She hopped on a ferry to Batam the day after Hari Raya Haji to perform the religious act of korban (annual sacrifice ritual) in accordance with the Islamic faith.
And this was not her first time doing so.
Ms Norsidah Md Saman, 48, a senior library officer, has voluntarily been gathering Singaporeans who want to conduct the sacrifice on the nearby Indonesian island for the past three years.
On Saturday, she went with four other Singaporeans to Batam to oversee the sacrificial process at Yayasan Pasentren Al-Fateh, a boarding school.
But why head overseas to conduct this ritual? For the satisfaction of being able to feed the poor, said Ms Norsidah.
“There are many orphans and poor people at this place,and eating meat is a luxury for them.
“Their daily meals for the whole year usually consists of just rice, vegetable and salted fish. Seeing their joy at having the opportunity to eat meat really puts a smile on my face,” she said.
Last year, she managed to get Singaporeans to sacrifice a total of 69 sheep and two cows to be distributed in Batam.
She said she created awareness through word of mouth and via e-mails to friends and family.
But due to her busy work schedule this year, she did not spend much time promoting it. Still, she managed to sacrifice six goats, which she said can feed around 350 orphans at the boarding school.
The cost of carrying out the sacrifice in Batam is significantly cheaper compared to Singapore.
This year, the cost of sacrificing a sheep in Singapore, according to the Singapore Mosques Korban Committee, is $465. As sheep is not available for sacrifice in Batam, goats were used instead at a cost of $220.
Singapore managed to import 2,200 sheep from Australia this year after initial reports that the korban ritual might not take place.
All sheep were sold out within five days of korban registration.
But Mr Omar Maulana, 61, a religious teacher, said that the rising cost and lack of sheep here are secondary factors for overseas sacrifices.
Mr Omar, who has voluntarily arranged overseas sacrifices in countries like Vietnam and Indonesia for the past 20 years, told The New Paper that Singaporeansdoit mainly to feed the poor.
This year, he arranged for the sacrifice of four cows and one goat to take place in Kuala Tungkal, in Jambi, Indonesia, at Pasentren Raudhatus Salaf, which houses 400 orphans.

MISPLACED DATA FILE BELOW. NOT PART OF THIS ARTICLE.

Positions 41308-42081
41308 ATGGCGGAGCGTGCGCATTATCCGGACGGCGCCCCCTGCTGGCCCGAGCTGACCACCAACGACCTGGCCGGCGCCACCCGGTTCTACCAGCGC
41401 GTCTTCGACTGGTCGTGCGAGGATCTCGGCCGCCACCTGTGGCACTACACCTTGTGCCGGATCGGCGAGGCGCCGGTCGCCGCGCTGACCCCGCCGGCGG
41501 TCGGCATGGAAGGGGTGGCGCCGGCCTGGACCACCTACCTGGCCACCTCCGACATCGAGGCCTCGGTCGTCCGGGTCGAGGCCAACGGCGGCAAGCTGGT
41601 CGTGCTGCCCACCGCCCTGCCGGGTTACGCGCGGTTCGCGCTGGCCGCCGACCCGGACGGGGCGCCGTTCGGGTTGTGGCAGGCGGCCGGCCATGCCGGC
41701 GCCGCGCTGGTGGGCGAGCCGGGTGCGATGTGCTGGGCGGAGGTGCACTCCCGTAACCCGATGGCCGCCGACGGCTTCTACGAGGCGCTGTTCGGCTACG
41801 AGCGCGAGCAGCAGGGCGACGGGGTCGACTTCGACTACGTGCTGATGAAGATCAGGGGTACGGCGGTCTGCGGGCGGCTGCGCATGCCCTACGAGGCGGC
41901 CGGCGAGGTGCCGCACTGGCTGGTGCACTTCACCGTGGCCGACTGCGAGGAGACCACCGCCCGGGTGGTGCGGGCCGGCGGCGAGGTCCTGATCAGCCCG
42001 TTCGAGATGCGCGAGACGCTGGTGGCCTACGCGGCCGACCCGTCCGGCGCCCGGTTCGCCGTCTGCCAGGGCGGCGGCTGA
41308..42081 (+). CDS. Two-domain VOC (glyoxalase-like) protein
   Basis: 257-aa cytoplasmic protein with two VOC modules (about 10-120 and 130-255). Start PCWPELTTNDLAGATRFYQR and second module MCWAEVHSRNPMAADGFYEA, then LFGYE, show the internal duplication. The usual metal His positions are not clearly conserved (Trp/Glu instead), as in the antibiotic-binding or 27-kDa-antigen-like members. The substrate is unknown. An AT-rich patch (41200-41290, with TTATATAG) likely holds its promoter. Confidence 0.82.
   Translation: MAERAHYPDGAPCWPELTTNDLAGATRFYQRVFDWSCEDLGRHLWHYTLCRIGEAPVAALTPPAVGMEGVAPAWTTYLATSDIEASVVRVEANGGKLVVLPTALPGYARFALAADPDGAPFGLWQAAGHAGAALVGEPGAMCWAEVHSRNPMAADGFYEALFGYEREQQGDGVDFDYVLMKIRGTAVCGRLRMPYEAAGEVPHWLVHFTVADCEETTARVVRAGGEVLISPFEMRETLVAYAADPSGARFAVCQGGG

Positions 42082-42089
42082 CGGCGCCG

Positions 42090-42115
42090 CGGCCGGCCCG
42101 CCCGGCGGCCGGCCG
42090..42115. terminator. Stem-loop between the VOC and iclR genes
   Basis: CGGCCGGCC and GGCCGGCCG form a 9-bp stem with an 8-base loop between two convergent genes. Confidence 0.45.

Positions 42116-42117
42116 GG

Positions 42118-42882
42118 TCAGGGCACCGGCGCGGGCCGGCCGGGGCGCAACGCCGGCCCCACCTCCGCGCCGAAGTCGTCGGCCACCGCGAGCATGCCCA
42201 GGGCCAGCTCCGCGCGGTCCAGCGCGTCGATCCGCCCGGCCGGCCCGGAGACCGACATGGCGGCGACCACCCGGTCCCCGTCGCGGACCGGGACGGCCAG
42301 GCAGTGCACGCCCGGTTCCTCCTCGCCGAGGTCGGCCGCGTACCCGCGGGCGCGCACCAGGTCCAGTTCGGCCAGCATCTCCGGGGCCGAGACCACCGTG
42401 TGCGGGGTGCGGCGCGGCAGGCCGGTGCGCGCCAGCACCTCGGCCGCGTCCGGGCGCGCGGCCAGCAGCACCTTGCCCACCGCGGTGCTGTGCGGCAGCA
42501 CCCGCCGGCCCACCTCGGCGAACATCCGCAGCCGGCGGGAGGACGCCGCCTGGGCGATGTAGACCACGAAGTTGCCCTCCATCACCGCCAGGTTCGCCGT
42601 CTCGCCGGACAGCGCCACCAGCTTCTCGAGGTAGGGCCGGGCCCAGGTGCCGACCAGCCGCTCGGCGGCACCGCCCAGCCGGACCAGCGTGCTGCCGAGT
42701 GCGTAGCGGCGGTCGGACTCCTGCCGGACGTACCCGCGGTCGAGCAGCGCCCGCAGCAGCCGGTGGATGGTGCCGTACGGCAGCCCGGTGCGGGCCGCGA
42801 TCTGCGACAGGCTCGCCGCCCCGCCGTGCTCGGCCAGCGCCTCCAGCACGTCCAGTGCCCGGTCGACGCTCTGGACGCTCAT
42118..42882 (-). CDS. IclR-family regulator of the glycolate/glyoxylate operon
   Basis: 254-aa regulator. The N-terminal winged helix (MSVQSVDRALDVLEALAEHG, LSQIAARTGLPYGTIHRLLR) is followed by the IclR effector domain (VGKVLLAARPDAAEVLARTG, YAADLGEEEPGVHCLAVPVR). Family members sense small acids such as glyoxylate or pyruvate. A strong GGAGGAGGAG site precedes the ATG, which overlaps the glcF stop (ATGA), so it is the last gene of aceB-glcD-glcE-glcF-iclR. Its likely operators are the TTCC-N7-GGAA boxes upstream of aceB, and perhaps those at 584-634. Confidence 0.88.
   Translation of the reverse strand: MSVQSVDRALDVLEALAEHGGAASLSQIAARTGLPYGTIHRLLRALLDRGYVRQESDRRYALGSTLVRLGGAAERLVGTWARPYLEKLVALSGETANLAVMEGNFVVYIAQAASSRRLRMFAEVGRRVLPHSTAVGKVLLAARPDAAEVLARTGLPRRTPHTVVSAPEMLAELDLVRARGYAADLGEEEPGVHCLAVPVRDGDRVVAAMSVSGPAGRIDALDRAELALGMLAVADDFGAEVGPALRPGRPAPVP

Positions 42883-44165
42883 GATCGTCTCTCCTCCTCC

He said: “We have poor people in Singapore too, but despite their financial situation, they still get to eat meat quite often.”
Not enough sheep
But Mr Omar did acknowledge that the lack of sheep arriving here did push more people to carry out their sacrifice overseas.
He said: “There are people who wanted to do it in Singapore. But because of earlier reports of having no korban this year and later when all the sheep available were sold out, they had to find alternatives in other countries.”
Madam Jamillah Shareef, 59, a housewife, paid $265 to sacrifice one goat in Kuala Tungkal, having visited the boarding school last year.
She said: “I have no problems paying for the sacrifice here, but I just feel that my money spent in Indonesia is more worthwhile because I am able to feed people who need it more than us.
“It was saddening to see the level of poverty when I was there, so it makes my heart happier knowing that I am doing something to help them.”
Muslims worldwide celebrate Hari Raya Haji to mark the end of the annual haj pilgrimage to the holy city of Mecca.
Sheep, goats, cowsand camels are offered for slaughter in accordance with Islamic rites to commemorate Prophet Ibrahim’s obedience to God.
The meat of the sacrificed animal is usually distributed among the needy, families and friends.
Source: The New Paper